Background: Studies have shown that radiologic imaging does not improve outcomes in most patients with back pain, though guidelines endorse it before epidural steroid injections (ESIs). The objective of this study was to determine whether magnetic resonance imaging (MRI) improves outcomes or affects decision making in patients with lumbosacral radiculopathy referred for ESI. Methods: In this multicenter randomized study, the treating physician in group 1 patients was blinded to the MRI results, while the physician for group 2 patients decided on treatment after reviewing the MRI findings. In group 1 subjects, an independent physician proposed a treatment plan after reviewing the MRI, which was compared with the treatment the patient received. Results: Slightly lower leg pain scores were noted in the group 2 at 1 month compared with MRI-blinded patients in group 1 (mean scores, 3.6 vs 4.4) (P=.12). No differences were observed in pain scores or function at 3 months. Overall, the proportion of patients who experienced a positive outcome was similar at all time points (35.4% at 3 months in group 1 vs 40.7% in group 2). Among subjects in group 1 who received a different injection than that proposed by the independent physician, scores for both leg pain (4.8 vs 2.4) (P=.01) and function (38.7 vs 28.2) (P=.04) were inferior to patients whose injection correlated with imaging. Collectively, 6.8% of patients did not (group 2) or would not have (group 1) received an ESI after the MRI was reviewed. Conclusion: Magnetic resonance imaging does not improve outcomes in patients who are clinical candidates for ESI and has only a minor effect on decision making. Trial Registration: clinicaltrials.gov Identifier: NCT00826124.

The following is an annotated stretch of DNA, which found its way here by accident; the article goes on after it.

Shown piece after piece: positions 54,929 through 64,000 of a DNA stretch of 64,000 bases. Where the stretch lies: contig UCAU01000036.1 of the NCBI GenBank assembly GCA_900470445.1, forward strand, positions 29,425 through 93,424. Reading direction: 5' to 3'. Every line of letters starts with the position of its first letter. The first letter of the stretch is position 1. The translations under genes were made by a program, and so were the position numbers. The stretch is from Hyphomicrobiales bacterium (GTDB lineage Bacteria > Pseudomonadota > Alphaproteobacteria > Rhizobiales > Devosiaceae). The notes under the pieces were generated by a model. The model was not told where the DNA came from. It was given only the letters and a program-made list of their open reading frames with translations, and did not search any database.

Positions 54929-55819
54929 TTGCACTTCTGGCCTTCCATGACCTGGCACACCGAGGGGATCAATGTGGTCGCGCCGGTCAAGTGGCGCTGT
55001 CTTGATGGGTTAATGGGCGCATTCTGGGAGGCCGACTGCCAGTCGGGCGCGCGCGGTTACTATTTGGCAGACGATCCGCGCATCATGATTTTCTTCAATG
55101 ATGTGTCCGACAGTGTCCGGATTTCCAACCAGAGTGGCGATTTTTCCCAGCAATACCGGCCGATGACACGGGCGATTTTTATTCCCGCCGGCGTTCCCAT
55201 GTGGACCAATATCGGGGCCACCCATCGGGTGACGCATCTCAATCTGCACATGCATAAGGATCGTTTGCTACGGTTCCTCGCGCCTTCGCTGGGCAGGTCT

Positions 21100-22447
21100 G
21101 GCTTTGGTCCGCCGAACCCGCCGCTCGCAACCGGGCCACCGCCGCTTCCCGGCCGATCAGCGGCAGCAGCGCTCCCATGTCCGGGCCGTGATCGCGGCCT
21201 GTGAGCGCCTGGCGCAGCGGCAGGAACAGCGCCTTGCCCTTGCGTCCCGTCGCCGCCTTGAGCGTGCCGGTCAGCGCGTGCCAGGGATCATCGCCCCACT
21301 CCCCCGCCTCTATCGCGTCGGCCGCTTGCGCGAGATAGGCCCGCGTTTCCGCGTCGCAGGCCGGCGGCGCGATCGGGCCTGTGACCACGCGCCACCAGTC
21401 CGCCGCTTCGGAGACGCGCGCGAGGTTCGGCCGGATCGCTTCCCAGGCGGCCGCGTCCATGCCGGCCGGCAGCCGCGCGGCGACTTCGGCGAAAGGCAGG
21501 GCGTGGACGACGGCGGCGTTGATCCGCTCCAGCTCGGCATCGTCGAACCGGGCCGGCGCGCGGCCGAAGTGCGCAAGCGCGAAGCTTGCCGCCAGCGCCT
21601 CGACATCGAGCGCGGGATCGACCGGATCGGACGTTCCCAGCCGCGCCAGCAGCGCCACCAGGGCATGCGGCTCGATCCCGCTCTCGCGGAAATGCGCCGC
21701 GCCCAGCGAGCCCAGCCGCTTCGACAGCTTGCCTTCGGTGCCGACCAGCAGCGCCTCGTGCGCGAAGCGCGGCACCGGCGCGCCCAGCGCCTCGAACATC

ASJC Scopus subject areas
- Internal Medicine